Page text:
But whether we like it or not, Christian values have shaped our civilization. I believe in the value of respect because of Christianity. I believe in the value of state secularism because Christianity taught me that. I believe in the value of solidarity because Christianity taught me that. It’s just about saying who you are. In my opinion, saying who you are does not mean disrespecting the other person; it is exactly the opposite. Only weak identities are afraid of discussion. Strong, conscious identities do not fear him.
I believe in defending identity, gender identity too. On this subject, if you go beyond a superficial vision, the real objective of certain gender theories is not to fight against discrimination, which we clearly all agree with. Those who pay the most for these theories are women. So I don’t understand the short-circuit that today leads women’s rights defenders to want a person born biologically male to compete with women in the same sport, knowing full well that this will penalize women. Am I allowed to say that? Am I not? Does it get monstrous? I do not think so. It is an assessment that must be made.
Q: When we talked to your constituents, they were more drawn to the messages you have about fixing the country economically, dealing with crazy bureaucracy, helping with gas prices. But we very rarely hear them raise issues that I would put in the culture war category. Obviously, you feel very personally about this when it comes to sex, adoption for gay couples. But do you think they are attracting voters to you, or do you think they might be costing you voters?
A: No, I don’t think they get votes. But I also believe that people should know how I feel about it. I am a person who has never been afraid to take positions that were not advantageous. I think the Italians trust us, they trust me, because they know that if I think something, I will say it. That said, I know these are all very controversial issues. But they only divide because we don’t talk about it seriously, do we?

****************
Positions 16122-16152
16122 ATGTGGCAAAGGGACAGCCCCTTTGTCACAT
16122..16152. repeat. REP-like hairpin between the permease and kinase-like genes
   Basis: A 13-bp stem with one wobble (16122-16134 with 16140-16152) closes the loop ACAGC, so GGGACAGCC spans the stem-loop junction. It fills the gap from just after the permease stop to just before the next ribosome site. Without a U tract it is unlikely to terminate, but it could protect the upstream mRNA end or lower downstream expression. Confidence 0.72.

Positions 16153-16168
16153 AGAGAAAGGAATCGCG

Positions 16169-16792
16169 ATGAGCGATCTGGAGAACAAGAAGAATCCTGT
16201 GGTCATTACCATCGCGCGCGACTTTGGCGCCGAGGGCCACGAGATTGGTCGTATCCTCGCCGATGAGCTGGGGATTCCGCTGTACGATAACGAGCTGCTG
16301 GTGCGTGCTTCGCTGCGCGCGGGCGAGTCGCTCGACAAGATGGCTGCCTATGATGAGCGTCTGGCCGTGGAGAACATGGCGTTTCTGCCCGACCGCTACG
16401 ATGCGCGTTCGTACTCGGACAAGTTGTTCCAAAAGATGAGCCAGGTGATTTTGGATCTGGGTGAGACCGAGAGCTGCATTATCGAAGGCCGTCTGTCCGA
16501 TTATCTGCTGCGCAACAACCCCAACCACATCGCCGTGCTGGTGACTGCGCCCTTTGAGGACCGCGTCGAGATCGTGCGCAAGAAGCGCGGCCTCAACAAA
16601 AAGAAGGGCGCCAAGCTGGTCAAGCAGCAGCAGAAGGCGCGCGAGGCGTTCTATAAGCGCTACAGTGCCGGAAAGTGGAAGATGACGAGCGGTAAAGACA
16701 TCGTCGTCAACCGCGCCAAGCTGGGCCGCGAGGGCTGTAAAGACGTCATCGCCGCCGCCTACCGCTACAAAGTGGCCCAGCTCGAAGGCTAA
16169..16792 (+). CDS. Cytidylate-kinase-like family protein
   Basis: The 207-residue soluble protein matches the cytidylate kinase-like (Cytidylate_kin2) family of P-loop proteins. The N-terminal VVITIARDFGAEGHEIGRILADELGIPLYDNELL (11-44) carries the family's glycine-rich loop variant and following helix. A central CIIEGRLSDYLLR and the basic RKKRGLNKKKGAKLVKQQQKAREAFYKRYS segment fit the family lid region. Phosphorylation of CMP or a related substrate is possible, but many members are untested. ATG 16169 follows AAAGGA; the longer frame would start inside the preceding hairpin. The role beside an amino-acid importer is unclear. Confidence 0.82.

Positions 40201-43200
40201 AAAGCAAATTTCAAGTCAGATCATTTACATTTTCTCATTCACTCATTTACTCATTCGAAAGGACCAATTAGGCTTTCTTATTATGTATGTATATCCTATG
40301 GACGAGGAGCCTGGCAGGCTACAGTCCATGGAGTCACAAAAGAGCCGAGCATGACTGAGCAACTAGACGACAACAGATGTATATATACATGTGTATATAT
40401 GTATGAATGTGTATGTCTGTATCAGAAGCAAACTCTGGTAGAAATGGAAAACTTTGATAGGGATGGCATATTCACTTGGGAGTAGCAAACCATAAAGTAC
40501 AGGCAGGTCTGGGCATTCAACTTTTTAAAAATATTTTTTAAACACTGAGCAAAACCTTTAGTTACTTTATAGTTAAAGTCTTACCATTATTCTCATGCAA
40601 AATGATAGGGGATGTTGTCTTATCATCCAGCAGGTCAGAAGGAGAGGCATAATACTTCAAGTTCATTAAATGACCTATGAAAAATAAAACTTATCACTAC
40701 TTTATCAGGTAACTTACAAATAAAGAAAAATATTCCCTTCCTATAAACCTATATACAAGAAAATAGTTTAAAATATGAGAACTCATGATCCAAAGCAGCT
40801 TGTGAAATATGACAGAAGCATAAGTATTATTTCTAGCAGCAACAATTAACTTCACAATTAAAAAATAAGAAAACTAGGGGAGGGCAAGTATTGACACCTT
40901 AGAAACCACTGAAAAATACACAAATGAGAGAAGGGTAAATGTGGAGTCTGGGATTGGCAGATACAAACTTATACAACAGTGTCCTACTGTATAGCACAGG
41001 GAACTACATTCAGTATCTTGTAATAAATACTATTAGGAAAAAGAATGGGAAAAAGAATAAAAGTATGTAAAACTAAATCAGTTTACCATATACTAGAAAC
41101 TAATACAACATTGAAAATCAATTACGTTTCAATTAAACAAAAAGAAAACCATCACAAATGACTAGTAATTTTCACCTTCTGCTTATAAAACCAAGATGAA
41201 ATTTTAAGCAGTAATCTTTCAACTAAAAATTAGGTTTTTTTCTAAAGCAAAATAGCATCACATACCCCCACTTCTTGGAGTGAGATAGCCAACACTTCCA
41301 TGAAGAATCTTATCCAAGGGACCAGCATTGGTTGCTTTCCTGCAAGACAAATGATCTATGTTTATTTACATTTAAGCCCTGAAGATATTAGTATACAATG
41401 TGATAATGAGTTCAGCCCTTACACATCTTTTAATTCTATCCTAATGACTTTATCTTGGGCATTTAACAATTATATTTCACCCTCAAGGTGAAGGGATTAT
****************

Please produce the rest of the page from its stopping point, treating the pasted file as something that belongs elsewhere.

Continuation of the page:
I am not in favor of adoption [by same-sex couples]. I’m not, because I think an unlucky child should get the best, right? And the best thing is to have a father and a mother. I was raised without a father. Was I brought up well? For God’s sake, yes. Would I have wanted a father? Yes.
Q: It is clear that you feel a brotherhood with the American Republican Party. But the Republican Party has changed dramatically over the past 10 years, during the time that Fratelli d’Italia was a party, and Republicans basically have two very different poles – the anti-Trumpers conservatives, and then the people who followed the ideology of Trump. At which part of the Republican Party do you see similarities with Fratelli d’Italia, and at which pole are you most aligned?
A: I will not enter into the quarrels of another party. I was at [the Conservative Political Action Coalition], I was at the National Prayer Breakfast, I always come to the United States with great pleasure. The United States is of course a benchmark for our alliances and I have good relations with the Republican Party. The Republicans are also among the parties registered with the European Conservatives. We have networks that connect us, our think tanks work with the International Republican Institute, with the Heritage Foundation, we do cultural exchanges, and a lot of their fights are about things that we talked about. That said, I’m not interested in getting into the debate within the Republican Party, because that would be too complex an issue for me. I follow their evolution closely and watch what will happen with the midterm elections.
Q: You talked in your book, quoting the boys who bullied you about your weight, about the usefulness of having enemies. And now, as a politician, you regularly mention enemies: the left that is obsessed with trashing you, for example. But if you become leader of the country, do you risk that the left part of the country will feel at odds with you? Do you want to reach out to the other side and, if so, how do you do it?
A: I have never hated anyone and will talk to everyone, because I have no pretensions of superiority or inferiority complex. Basically, I have a mature attitude towards my political opponents. I don’t think the same can be said of them for me. Meanwhile, traveling through Italy from north to south along the electoral campaign, I continue to meet former left voters who tell me: “I was a leftist, but this time I will vote for you”. And do you know why ? Because the Italian left has forgotten the world of work to follow an ideological program that ignores the daily life of the ordinary man. It is to them that we seek to provide real answers.